Shilo believes going through the indy circuit makes people better wrestlers. “When you get that experience, you’re going to be better than you would be if you just got a crash course at the Performance Center, there’s no way you can’t be,” said Shilo. As Alexia did in our interview, she feels women’s wrestling on the Indies has affected WWE and their direction. “The women are working so hard to be wrestlers and not just eye candy,” said Shilo. She told me that she feels the level of talent that exists today has forced WWE to change how they view women’s wrestling.

We then got to talking about how AEW will change the independent scene going forward. “I think it’s going to help redefine the term Indy wrestling,” said Shilo. AEW is a wrestling promotion being run by independent wrestlers Kenny Omega, Cody, and The Young Bucks, it is no doubt revolutionary. “I think AEW is offering some competition, it’s going to give people options which is really important,” said Shilo. She also believes AEW is pursuing certain demographics that WWE may not be in tune with. Shilo says her goals keep evolving as she accomplishes them and very much just wants what the business has to offer. “I want friendships and I want rivalries and I want everything that comes with wrestling,” said Shilo.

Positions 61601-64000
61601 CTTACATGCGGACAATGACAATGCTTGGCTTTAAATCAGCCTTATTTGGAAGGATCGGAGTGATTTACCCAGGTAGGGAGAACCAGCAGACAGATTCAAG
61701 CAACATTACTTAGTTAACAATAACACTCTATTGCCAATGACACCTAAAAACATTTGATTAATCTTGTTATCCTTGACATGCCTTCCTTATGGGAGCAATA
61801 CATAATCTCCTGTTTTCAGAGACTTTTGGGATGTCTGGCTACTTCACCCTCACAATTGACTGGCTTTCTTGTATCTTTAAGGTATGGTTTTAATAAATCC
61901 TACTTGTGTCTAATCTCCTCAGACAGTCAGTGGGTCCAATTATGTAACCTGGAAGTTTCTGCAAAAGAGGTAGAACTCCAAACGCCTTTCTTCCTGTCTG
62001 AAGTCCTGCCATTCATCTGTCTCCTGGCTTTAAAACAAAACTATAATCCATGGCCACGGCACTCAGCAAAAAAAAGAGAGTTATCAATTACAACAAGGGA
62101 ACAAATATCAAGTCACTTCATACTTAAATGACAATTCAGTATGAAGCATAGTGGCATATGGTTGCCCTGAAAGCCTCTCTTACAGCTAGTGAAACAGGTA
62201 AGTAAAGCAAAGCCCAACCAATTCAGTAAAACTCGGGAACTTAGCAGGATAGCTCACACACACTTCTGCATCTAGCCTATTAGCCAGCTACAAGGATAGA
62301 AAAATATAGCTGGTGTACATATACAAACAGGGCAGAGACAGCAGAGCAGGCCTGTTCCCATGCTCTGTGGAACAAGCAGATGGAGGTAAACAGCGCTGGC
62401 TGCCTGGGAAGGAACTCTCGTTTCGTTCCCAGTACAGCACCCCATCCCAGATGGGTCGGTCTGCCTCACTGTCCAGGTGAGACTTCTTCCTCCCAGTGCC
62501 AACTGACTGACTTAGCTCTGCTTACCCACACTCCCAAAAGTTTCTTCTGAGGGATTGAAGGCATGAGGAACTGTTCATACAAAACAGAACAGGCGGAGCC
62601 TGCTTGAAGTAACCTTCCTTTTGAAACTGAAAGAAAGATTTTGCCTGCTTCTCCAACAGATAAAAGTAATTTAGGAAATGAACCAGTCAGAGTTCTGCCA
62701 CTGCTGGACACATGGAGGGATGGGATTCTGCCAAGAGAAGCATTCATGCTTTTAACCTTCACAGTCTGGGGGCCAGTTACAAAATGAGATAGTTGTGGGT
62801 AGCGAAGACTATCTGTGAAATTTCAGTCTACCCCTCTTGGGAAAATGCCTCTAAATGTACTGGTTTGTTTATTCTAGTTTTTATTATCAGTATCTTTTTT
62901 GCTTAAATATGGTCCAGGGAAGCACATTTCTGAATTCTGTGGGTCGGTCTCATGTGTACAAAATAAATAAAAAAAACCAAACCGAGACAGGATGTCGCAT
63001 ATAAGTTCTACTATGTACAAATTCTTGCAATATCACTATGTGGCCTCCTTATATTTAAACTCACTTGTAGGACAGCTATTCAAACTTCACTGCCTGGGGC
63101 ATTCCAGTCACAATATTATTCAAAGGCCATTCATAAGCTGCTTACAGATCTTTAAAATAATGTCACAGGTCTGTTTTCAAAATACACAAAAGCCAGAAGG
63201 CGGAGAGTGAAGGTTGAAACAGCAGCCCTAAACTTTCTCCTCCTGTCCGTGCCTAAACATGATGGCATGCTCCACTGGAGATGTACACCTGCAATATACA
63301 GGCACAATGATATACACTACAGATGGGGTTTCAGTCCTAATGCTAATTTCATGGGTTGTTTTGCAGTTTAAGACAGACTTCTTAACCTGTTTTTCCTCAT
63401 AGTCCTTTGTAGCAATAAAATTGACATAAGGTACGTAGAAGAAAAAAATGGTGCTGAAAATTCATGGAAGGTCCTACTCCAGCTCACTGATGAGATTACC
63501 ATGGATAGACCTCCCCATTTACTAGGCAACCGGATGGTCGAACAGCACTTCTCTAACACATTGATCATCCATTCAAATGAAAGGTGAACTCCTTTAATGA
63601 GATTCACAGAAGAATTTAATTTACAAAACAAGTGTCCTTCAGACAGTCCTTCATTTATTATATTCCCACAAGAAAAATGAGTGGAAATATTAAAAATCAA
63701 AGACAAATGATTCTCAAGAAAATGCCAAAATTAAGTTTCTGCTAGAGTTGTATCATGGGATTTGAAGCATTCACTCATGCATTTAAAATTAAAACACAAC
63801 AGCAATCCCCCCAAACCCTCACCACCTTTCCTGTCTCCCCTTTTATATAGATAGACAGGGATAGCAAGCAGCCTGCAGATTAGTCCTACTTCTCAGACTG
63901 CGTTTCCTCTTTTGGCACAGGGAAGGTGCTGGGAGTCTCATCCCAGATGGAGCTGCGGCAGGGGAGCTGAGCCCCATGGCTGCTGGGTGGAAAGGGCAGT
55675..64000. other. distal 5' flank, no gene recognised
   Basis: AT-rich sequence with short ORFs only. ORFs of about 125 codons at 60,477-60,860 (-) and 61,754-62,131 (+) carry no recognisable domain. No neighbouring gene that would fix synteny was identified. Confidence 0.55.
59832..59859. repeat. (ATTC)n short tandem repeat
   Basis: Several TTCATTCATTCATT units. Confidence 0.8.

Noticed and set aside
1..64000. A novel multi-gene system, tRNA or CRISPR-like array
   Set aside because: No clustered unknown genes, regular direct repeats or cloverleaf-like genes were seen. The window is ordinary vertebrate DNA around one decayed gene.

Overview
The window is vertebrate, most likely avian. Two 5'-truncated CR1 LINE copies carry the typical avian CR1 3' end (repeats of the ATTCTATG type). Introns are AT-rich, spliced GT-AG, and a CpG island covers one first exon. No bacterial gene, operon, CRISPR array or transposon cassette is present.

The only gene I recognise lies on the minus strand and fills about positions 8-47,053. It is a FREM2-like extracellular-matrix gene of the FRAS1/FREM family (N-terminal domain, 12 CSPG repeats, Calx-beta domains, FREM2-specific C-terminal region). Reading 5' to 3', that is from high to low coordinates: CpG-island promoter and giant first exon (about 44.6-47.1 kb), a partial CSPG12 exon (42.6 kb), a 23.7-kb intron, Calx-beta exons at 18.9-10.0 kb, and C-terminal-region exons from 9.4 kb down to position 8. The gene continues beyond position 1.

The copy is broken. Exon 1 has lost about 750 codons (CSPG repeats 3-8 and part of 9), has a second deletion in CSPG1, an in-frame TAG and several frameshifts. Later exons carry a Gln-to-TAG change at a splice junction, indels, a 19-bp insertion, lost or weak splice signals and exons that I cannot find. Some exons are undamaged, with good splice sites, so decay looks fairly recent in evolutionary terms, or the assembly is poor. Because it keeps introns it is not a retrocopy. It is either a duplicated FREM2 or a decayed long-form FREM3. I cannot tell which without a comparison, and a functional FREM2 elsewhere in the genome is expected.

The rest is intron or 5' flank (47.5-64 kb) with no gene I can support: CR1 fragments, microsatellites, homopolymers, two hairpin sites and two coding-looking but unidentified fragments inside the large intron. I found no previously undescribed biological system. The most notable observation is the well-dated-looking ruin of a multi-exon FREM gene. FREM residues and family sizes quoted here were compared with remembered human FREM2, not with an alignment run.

You can follow Shilo on Instagram and Twitter: @iknowshilo!

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Follow our writer Austin Luff (@Ginger_Guy_).



About Post Author

Austin Luff

The Scrap's Austin Luff is broadcasting student with a passion for watching and writing about mixed martial arts and professional wrestling. Make sure to follow Austin on Twitter (<a href="http://www.twitter.com/NorthMedia_">@NorthMedia_</a>).